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The Medical Professionalism Blog

Stuck in the Muddle of Fee-For-Service Medicine

I was once at a meeting where I heard a national health business leader liken providing additional incentives in a fee-for-service system to putting broccoli on a Big Mac.

His point — a volume-based reimbursement system can’t be cured by some incremental bonus plan.

While we continue to structure our delivery system around fee-for-service, health plans and other payers are looking for performance incentive programs to improve care.  But fee-for-service doesn’t incentivize quality – it incentivizes services.  And until we are honest about how our current payment system sends doctors and patients the wrong message, we won’t be able to adequately address the issues of stewardship of health care resources.

I would argue that fee-for-service flies in the face of a core tenet of medical professionalism as articulated in the Physician Charter – the primacy of patient welfare.  The Charter states: “Market forces, societal pressures and administrative exigencies must not compromise this principle.”

Given what we know about fee-for-service, why can’t we seem to leave it behind? One of the outcomes of the 2009 ABIM Foundation Forum was the new Principles for Physician Payment Reform. These principles, in my opinion, should be the basis for figuring out how to move forward.  But we still remain in a fee-for-service reimbursement system. Why?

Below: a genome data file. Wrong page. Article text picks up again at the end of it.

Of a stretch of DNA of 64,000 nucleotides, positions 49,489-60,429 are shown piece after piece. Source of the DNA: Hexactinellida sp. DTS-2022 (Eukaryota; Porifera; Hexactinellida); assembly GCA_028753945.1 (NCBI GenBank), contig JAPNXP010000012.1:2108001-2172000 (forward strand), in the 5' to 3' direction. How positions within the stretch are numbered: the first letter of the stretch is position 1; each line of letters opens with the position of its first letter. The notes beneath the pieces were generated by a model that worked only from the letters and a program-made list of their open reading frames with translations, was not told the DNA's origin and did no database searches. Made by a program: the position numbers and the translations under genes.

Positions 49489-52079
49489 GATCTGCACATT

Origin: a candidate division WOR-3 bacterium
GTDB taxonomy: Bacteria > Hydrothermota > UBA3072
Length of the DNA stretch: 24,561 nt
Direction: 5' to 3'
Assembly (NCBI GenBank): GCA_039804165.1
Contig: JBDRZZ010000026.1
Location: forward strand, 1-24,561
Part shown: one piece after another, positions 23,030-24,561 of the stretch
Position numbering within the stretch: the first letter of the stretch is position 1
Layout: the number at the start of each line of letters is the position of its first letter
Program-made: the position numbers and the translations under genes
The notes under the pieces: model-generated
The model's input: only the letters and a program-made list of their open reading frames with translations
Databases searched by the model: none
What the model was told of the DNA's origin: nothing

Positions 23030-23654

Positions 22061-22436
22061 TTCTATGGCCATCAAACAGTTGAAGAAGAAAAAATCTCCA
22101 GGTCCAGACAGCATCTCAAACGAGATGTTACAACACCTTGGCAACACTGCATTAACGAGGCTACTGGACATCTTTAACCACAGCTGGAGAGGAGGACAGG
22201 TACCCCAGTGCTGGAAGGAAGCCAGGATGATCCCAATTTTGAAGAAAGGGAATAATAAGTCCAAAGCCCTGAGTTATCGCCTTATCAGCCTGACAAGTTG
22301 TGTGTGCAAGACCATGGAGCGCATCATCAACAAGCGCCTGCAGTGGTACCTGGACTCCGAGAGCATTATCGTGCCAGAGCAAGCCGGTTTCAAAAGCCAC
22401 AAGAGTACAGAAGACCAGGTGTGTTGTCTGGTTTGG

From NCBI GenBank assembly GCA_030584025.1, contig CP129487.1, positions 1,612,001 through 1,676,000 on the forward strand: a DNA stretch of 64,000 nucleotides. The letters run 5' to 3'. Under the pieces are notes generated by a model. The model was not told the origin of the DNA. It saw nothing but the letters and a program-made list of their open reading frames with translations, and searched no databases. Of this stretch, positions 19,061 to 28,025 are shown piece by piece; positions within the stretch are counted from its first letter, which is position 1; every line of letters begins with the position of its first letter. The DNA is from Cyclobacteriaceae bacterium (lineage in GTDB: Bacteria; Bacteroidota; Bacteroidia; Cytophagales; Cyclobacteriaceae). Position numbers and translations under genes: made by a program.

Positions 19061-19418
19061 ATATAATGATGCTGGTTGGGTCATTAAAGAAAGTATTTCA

Below is my “Top 10″ list of reasons why the public, health care systems and physicians are “stuck”:

10.  Americans understand paying for things; not concepts, ideas or conversations.

9.  Policymakers fear loss of support from the public and physicians if they propose change.

8.  Providers and physicians don’t trust the alternative and worry that global payments or capitation will lead to underuse of services and denial of care.

7.  We can’t measure outcomes very well.  We don’t know how and don’t have enough evidence to adequately measure appropriateness of care.

6.  Institutions measure productivity.  Beds filled, services provided.  They don’t know how to rethink the way they deliver care to measure something else.  And if they can’t measure it, they can’t charge for it.

5.  The public and some physicians think that if a test or procedure isn’t done, the physicians are doing less and should be paid less.

4.  Getting paid for units and services is much more predictable than relying on being accountable for the cost and quality of care.  This is particularly relevant for small clinical practices.

3.  Any model that relies on patient compliance isn’t predictable.

2.  Physicians are not trained in population-based health care nor do they have the infrastructure or correct delivery system design to enable them to do that well.

1.  No one likes change. The devil we know is better than the devil we don’t.